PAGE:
Vandal Savage is trying to sell a nuclear warhead at an auction full of terrorists in 1975. The Legends have to go undercover to infiltrate but discover 1975s Damien Darhk is there too. After things get serious, a part of Ray’s suit has fallen off and used to detrimentally change the future. The team has to track down a young Martin Stein in order to help them find it.
This show is about a team of failures who essentially just keep screwing up until they don’t anymore. So, what works best in this episode, outside of the friggin’ awesome action, is the humor, which is pretty good throughout and sets a president for things to come. If the show really was what Rip Hunter told the group at the beginning and they really are legends in the future, then sure, make it a drama that covers a slew of great heroes like the Justice League or something like that. But since they’re the exact opposite of that, the concept for this show just screams “Comedy” and the comedy is what makes this episode shine.
But what this show should not be is more dramatic than it is comedic. Things begin dragging about halfway through the episode when it becomes more about Carter trying to make Kendra remember her past through moments that, though these parts aren’t too bad (though I’m not a huge fan of Clara Renee’s acting as Kendra…) but they also don’t really do anything to compliment what’s good about this show. It feels like it belongs in other places of Arrowverse really, or at least shouldn’t take more than one scene before we’re back to the screwball comedy and awesome action.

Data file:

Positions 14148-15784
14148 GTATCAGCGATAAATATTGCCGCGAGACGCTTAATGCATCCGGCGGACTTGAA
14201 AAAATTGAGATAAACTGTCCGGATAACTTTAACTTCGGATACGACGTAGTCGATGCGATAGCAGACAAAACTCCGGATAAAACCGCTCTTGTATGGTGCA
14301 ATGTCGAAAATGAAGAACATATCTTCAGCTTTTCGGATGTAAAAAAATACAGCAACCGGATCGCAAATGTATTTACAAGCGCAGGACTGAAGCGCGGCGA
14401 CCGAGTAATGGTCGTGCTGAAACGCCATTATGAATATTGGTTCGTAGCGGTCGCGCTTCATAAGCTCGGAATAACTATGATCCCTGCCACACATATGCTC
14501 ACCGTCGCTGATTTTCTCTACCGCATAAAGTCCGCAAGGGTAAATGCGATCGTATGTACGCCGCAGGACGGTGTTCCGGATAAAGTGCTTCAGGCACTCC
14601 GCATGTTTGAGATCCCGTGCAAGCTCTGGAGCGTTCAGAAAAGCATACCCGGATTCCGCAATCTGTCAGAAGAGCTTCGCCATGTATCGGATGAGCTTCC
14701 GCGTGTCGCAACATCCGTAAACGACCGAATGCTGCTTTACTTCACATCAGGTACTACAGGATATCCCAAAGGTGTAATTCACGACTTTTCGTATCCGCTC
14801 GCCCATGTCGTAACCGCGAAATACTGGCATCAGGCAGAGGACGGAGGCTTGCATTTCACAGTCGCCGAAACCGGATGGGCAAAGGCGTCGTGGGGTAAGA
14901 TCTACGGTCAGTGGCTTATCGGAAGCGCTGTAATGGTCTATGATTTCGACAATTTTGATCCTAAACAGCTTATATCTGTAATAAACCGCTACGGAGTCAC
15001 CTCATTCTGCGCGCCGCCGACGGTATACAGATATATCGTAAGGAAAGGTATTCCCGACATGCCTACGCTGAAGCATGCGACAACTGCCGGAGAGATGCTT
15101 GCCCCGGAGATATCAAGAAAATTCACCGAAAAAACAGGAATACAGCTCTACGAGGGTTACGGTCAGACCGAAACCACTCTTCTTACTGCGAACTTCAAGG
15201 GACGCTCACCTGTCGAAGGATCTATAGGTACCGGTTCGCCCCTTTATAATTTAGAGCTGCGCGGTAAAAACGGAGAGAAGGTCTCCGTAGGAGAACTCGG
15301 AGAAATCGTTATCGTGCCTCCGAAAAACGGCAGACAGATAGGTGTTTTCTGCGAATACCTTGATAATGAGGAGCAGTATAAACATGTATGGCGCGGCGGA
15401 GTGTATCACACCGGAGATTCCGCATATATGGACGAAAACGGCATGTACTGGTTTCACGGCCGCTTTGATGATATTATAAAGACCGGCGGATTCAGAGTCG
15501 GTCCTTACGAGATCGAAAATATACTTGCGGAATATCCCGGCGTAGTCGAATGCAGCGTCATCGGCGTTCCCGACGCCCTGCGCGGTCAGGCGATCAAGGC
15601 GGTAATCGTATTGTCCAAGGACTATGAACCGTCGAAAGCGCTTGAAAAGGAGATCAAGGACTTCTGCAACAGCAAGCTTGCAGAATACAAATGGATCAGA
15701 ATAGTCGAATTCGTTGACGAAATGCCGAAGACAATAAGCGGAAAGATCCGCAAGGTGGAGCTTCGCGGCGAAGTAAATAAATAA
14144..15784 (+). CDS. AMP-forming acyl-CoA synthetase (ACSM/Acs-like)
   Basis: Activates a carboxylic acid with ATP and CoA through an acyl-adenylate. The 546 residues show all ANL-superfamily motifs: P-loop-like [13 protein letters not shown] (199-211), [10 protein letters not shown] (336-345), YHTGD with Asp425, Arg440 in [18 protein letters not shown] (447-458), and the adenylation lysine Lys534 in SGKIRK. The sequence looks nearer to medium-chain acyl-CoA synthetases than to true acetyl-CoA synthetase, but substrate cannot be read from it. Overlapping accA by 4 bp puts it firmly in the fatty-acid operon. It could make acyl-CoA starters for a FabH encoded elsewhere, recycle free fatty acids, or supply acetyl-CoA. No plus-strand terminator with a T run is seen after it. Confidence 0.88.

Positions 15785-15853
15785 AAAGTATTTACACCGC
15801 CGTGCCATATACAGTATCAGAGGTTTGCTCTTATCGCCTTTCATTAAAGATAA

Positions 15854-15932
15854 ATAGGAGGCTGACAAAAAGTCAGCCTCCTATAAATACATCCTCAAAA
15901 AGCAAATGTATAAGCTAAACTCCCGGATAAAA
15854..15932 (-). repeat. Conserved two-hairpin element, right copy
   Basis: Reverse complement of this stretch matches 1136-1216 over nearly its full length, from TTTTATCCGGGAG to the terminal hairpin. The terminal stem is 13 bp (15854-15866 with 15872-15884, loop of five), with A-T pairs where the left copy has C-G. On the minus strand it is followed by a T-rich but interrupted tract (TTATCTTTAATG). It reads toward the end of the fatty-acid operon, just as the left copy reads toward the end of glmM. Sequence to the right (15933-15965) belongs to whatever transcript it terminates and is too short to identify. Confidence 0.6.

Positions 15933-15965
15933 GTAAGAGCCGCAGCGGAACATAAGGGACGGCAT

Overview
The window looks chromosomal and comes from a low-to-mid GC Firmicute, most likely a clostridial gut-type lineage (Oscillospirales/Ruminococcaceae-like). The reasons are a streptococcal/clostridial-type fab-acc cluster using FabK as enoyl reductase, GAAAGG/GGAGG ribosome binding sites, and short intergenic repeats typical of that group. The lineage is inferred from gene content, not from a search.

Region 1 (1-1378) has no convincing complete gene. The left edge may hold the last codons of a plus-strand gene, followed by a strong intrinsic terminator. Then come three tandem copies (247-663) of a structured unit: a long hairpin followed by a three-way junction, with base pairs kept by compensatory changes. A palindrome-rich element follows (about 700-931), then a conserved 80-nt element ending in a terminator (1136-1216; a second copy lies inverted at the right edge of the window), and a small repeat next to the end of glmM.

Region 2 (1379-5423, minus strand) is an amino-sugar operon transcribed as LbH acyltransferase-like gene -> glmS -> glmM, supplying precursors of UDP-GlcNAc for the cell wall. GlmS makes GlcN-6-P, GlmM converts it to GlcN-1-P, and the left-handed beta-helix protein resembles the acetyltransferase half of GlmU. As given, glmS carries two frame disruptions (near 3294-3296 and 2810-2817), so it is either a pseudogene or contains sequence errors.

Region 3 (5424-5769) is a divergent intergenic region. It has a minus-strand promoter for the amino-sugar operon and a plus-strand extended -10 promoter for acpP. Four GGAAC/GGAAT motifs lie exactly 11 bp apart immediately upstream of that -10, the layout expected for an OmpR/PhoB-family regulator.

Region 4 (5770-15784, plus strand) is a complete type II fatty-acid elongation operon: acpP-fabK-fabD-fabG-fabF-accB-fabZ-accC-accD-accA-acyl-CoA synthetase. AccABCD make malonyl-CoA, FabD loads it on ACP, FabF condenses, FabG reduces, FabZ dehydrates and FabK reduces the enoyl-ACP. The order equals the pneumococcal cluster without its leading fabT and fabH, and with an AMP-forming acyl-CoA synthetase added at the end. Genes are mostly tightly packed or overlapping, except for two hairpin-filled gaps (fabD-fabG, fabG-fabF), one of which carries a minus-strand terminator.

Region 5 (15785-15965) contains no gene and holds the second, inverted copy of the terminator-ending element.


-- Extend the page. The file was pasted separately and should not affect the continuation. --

I feel the same way about the Dr. Stein versus his past self scenes. Though these start out humorous they quickly get more serious as it becomes more and more obvious that future Stein is not who he says he is to his younger self. This feels more like something to stir up drama than something to create real dramatic moments on what should be a comedy show anyway.
+10: The action and comedy shows just how good this show can be
-1: Too much drama in the second half that doesn’t quite belong